What's going on with the fourth–year pitcher?
People in New York are freaking out about Matt Harvey.
After the Mets’ former ace turned in another stinker of a performance against the Nationals on Tuesday (eight hits, five runs, two walks and one strikeout over five innings), concern about Harvey reached a fever pitch. Oh, and the tabloids skewered him for his decision not to talk with the media after the game.
Haven't been following this story? Let's break down how we got here.
How bad has Harvey been this season?
Pretty, pretty bad. Traditional stats make that pretty clear—his 6.08 ERA, 1.688 WHIP and 2.59 strikeout-to-walk ratio are all the worst of his career—but the advanced numbers paint a clearer picture.
He’s got a career-worst FIP of 4.38 and batters are only whiffing on 20.1% of swings, lower than his career average of 24.2%. According to Fangraphs, 27.4% of his batted balls are line drives and 30.8% are hard-hit, also the worst of his career. Interestingly, he’s also inducing the highest rate of soft contact of his career (24.2%).
Why is he so bad?
Harvey thinks it’s his mechanics.
“Right now, I’m not feeling good with my mechanics. I’m not feeling good throwing the ball,” Harvey said after his start on May 3. “It’s frustrating.”
“It’s uncomfortable when I know my mechanics are off and I'm not throwing from the right arm slot to try to pitch in front of that many people in a game situation,” Harvey told ESPN on Monday.
Harvey’s mechanical problems are making it easier for hitters to see what he’s throwing, an anonymous scout told the New York Post’s Kevin Kernan.
“There’s no deception in his delivery,” the scout said. “He is throwing across his body and the hitters are getting a good look at everything.”
SI's Jay Jaffe summed up the gravity of Harvey's struggles last week.
“Whatever the cause of his struggles, it's clear that the search for answers is only just beginning,” Jaffe wrote.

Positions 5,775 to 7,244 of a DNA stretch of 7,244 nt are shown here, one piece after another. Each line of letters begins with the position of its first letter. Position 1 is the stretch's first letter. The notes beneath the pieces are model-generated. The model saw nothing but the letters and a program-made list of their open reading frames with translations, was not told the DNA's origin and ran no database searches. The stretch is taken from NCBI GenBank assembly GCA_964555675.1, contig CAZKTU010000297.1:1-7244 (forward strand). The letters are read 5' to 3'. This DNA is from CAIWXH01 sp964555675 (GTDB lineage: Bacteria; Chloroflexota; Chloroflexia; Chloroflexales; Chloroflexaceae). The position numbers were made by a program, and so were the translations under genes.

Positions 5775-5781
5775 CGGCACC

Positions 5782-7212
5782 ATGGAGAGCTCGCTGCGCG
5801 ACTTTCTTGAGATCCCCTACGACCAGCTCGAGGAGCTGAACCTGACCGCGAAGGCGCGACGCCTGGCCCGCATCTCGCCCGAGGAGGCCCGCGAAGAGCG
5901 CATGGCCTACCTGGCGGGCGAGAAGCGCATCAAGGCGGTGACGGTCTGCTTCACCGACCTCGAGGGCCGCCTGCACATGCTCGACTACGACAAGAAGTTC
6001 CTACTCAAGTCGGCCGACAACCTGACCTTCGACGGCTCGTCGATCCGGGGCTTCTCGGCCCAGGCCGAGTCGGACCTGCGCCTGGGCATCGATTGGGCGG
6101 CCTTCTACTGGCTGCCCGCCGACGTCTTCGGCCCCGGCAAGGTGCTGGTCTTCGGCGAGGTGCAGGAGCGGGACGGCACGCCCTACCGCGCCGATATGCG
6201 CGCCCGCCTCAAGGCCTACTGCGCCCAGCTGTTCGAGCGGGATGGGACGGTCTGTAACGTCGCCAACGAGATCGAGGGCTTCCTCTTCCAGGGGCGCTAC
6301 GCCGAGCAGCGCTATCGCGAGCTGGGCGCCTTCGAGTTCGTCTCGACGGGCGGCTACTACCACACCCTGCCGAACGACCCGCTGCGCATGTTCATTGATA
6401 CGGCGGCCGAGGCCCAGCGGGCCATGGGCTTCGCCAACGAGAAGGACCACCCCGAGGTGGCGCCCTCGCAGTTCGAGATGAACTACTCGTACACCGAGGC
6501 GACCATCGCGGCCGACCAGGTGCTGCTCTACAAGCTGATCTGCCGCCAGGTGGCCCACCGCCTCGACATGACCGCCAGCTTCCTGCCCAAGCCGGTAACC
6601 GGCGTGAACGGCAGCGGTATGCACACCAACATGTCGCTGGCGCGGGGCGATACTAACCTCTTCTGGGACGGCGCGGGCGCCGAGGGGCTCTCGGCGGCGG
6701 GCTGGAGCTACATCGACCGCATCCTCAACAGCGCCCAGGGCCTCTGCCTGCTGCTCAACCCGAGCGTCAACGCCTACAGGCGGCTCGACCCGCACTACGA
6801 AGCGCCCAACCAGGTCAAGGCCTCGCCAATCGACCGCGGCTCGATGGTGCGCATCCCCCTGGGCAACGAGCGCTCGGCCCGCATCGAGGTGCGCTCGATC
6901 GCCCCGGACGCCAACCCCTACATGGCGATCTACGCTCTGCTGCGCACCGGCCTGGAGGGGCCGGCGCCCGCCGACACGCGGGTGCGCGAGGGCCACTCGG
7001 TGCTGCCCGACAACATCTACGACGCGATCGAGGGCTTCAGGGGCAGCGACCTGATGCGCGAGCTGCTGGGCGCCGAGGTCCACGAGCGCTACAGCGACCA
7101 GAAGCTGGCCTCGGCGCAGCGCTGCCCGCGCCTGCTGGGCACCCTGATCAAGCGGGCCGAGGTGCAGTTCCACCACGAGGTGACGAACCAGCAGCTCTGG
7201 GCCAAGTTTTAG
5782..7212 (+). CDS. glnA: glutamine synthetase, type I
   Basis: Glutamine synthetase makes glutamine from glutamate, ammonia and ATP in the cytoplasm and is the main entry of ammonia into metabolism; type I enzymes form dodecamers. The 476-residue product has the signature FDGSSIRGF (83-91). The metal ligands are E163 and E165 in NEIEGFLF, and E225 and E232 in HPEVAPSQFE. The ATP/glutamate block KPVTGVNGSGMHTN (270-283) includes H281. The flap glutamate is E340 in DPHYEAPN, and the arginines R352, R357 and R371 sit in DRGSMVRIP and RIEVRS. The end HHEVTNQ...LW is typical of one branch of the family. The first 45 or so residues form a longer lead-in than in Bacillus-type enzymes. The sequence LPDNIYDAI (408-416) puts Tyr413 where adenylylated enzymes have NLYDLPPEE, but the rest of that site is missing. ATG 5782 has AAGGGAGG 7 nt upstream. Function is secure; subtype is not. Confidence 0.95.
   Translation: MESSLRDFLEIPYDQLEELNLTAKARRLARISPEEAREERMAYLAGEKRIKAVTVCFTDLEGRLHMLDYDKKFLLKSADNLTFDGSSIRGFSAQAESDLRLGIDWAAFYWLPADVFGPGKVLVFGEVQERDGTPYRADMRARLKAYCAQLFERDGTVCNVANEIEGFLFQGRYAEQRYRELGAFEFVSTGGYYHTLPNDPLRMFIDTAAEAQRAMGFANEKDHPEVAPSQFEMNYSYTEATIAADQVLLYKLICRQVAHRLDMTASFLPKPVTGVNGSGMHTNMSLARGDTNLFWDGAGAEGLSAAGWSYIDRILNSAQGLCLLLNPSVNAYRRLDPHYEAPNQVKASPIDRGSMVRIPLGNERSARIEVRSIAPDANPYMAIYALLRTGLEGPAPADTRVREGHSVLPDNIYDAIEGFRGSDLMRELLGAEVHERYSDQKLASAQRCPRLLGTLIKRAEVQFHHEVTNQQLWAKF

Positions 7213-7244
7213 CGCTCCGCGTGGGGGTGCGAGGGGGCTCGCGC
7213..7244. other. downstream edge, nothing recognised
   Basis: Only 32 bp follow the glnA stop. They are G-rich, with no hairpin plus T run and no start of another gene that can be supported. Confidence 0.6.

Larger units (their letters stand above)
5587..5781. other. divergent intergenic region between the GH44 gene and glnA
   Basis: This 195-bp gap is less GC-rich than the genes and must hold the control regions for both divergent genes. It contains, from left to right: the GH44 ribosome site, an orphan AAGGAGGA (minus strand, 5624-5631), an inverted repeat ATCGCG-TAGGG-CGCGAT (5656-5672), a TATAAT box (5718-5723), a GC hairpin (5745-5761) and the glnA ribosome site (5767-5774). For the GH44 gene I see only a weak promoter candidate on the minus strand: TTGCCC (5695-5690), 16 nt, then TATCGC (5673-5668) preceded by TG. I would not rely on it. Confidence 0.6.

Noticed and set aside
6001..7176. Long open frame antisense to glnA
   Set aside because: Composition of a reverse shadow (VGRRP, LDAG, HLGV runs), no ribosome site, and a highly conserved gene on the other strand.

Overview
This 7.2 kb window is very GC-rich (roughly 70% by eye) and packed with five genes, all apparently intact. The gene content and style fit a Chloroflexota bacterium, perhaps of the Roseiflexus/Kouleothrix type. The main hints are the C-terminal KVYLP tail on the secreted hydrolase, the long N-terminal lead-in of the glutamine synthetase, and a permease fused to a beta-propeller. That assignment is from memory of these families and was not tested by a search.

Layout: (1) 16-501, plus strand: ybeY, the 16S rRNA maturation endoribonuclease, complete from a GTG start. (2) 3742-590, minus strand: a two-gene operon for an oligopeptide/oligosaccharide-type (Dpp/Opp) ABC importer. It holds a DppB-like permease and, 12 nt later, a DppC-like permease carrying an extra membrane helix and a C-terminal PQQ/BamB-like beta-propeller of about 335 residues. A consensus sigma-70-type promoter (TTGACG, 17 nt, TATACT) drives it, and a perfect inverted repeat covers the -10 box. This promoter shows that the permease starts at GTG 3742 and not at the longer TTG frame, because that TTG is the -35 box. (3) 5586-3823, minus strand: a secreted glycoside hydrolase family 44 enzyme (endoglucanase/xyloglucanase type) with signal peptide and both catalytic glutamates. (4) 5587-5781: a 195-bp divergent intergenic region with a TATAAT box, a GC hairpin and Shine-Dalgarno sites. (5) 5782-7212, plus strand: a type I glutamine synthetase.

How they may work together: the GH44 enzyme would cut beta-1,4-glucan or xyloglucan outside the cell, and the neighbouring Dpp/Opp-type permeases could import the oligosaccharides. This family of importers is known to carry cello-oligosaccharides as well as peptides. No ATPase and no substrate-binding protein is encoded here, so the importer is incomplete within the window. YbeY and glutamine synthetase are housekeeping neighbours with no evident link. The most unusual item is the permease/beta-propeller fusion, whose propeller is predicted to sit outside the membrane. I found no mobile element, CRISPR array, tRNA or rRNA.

What could be the underlying problem?
“He’s got a confidence problem,” another scout told Nick Cafardo of the Boston Globe.
Others think Harvey is out of shape, with one member of the organization asking Mike Vaccaro of the New York Post, “Does he look like an elite professional athlete to you?”
But of course there’s still rumbling about a potential injury.
Are there injury concerns?
Harvey’s innings limit was the big controversy last fall. After recovering from Tommy John surgery, Harvey’s agent, Scott Boras, argued that he should be shut down after reaching 180 innings. He ended up throwing 189 1/3 innings in the regular season and another 14 in the playoffs. Given that Boras warned exceeding the innings limit could lead to future injury, people questioned whether Harvey was hurt.
But Harvey says he’s not hurt, and manager Terry Collins says his pitcher is not injured.
What’s next for Harvey?
Well, he’s not getting removed from the rotation. Collins told reporters on Wednesday that Harvey will keep his place. The team had reportedly considered sending him to the minors, having him skip a start or even putting him on the disabled list. Instead, he’ll pitch against the White Sox at home on Monday. We’ll have to wait and see if things go differently.